Monday, April 9, 2018

Book Review: Flying at Night

By Jami Deise

I’m a huge fan of advice columns like Carolyn Hax’s and Amy Dickinson’s. One question that seems to come up a lot is a dilemma that seems specific to the “sandwich generation.” A reader writes in that a parent was abusive growing up. Now he’s old and sick and alone. What does the adult child owe to this parent? The professional advice-givers tell these writers to put their own emotional well-being first. Will caring for this parent trigger painful memories? Or will leaving her to the mercy of the system cause unbearable guilt?

This is the dilemma that faces Piper, one of three protagonists in Rebecca L. Brown’s debut novel, Flying at Night. Piper’s father Lance, nicknamed the Silver Eagle, is a narcissistic airline pilot whose wife and children were never good enough for him. But after a heart attack leaves him brain damaged, Piper’s mother Judy walks out on him, leaving him to the mercy of a sub-par nursing home. At the same time, Piper’s nine-year-old son Fred is diagnosed with autism spectrum disorder, as his difficulty in forming relationships begins to impact him in school. Even so, Piper moves Lance into her home and tries to juggle his therapy appointments with Fred’s needs, while her husband Isaac works 24/7. Gradually, Fred and Lance form their own relationship, a development that reminded me of the Harrison Ford movie Regarding Henry.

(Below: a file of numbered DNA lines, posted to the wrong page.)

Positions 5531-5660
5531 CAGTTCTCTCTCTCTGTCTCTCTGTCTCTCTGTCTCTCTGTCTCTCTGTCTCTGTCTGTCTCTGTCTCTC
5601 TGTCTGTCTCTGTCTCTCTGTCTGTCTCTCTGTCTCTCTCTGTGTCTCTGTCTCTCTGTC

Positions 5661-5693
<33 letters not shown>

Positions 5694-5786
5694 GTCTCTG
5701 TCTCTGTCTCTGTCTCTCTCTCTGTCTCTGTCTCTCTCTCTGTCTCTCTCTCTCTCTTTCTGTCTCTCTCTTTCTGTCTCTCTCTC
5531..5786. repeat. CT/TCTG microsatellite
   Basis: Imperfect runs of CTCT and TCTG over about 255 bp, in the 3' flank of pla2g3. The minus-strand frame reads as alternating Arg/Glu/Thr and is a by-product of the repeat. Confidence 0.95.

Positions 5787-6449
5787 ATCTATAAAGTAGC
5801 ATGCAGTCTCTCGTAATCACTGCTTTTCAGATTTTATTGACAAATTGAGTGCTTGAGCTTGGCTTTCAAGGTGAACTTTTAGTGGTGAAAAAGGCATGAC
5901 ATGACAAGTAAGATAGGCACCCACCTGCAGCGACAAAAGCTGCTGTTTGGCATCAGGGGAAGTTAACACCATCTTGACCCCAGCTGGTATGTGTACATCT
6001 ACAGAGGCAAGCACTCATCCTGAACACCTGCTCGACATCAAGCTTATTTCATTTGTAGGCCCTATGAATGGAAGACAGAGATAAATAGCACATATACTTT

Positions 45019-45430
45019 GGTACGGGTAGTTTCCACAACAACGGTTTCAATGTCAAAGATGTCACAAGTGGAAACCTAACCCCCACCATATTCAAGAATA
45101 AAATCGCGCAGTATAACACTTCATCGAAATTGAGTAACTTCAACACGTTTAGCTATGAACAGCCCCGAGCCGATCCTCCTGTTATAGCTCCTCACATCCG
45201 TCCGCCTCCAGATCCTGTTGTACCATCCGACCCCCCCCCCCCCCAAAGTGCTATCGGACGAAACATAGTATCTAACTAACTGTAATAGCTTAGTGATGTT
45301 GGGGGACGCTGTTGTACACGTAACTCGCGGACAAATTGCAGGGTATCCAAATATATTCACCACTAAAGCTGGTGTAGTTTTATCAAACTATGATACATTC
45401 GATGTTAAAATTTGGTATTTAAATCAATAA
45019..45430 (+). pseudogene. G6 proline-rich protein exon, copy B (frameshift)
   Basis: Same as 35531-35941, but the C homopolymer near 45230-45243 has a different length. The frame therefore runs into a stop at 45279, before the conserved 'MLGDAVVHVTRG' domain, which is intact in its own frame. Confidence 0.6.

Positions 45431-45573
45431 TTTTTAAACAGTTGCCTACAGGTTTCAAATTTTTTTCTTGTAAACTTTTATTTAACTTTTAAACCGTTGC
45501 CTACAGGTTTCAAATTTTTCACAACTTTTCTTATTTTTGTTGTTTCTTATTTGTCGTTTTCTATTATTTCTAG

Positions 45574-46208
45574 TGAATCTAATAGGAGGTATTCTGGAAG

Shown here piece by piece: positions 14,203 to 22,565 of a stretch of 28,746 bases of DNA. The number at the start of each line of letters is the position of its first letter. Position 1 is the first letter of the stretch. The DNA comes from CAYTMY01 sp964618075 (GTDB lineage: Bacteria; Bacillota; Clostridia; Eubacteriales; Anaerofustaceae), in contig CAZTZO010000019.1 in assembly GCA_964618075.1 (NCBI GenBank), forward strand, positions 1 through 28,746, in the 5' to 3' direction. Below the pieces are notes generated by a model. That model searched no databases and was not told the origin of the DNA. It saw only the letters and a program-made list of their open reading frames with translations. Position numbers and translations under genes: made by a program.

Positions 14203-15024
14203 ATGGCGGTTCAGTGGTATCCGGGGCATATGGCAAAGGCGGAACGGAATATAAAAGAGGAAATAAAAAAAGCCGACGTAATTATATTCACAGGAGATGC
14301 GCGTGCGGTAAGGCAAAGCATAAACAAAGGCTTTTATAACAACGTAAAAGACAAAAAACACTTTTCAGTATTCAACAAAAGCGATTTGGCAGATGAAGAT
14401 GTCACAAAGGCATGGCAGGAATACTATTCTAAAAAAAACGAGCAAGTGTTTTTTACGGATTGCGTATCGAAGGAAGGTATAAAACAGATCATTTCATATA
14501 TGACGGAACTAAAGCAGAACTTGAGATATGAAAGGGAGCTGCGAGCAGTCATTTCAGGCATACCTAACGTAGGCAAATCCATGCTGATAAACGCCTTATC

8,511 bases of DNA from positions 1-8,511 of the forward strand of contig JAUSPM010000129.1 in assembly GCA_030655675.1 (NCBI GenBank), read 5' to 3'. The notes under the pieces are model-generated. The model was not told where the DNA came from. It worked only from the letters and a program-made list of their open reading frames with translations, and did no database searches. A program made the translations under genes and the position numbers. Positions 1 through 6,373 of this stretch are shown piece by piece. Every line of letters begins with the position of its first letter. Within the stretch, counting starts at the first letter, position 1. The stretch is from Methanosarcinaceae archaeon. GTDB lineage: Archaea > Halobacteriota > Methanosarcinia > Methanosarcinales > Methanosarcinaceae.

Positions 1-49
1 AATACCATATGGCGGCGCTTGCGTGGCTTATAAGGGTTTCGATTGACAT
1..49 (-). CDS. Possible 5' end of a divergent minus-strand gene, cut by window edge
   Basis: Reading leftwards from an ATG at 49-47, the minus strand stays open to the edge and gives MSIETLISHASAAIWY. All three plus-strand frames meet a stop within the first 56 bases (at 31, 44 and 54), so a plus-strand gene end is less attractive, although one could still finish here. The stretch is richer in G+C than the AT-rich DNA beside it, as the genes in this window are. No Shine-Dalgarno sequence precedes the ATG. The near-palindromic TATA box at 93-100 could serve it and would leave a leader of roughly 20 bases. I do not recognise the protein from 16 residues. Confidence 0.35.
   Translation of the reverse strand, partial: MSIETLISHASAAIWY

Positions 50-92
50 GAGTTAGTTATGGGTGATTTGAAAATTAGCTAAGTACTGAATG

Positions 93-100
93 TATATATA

Brown tells the story through three first-person points-of-view: Piper’s, Fred’s, and Lance’s. Lance’s is particularly poignant, as the first few chapters take place before his heart attack. He is a confident man who loves his life, although he’s completely oblivious to the pain he’s caused his family. After the heart attack, his voice is very similar to Fred’s.

I did have some issues with the writing – Brown has trouble at times keeping Piper’s voice at a higher level than Fred’s and Lance’s. Piper is also written as a bit oblivious herself, blindsided by her son’s diagnosis (and unable to see his similarities to Isaac). I also found myself questioning the circumstances of Lance’s brain injury, as he is originally declared brain dead before regaining consciousness after being taken off life support.

But Brown is a debut novelist, and such weaknesses are understandable. (And isn’t this what editors are for?) She’s not Jodi Picoult, but Flying at Night will definitely appeal to Picoult fans, as well as readers who are not looking for fiction to escape reality, but to explain it.

Thanks to Berkley for the book in exchange for an honest review.

1 comment:

Grandma Cootie said...

I received an ARC of flying at night. Even allowing for the debut author issues, I thought it was a very powerful story. Enjoyed your review.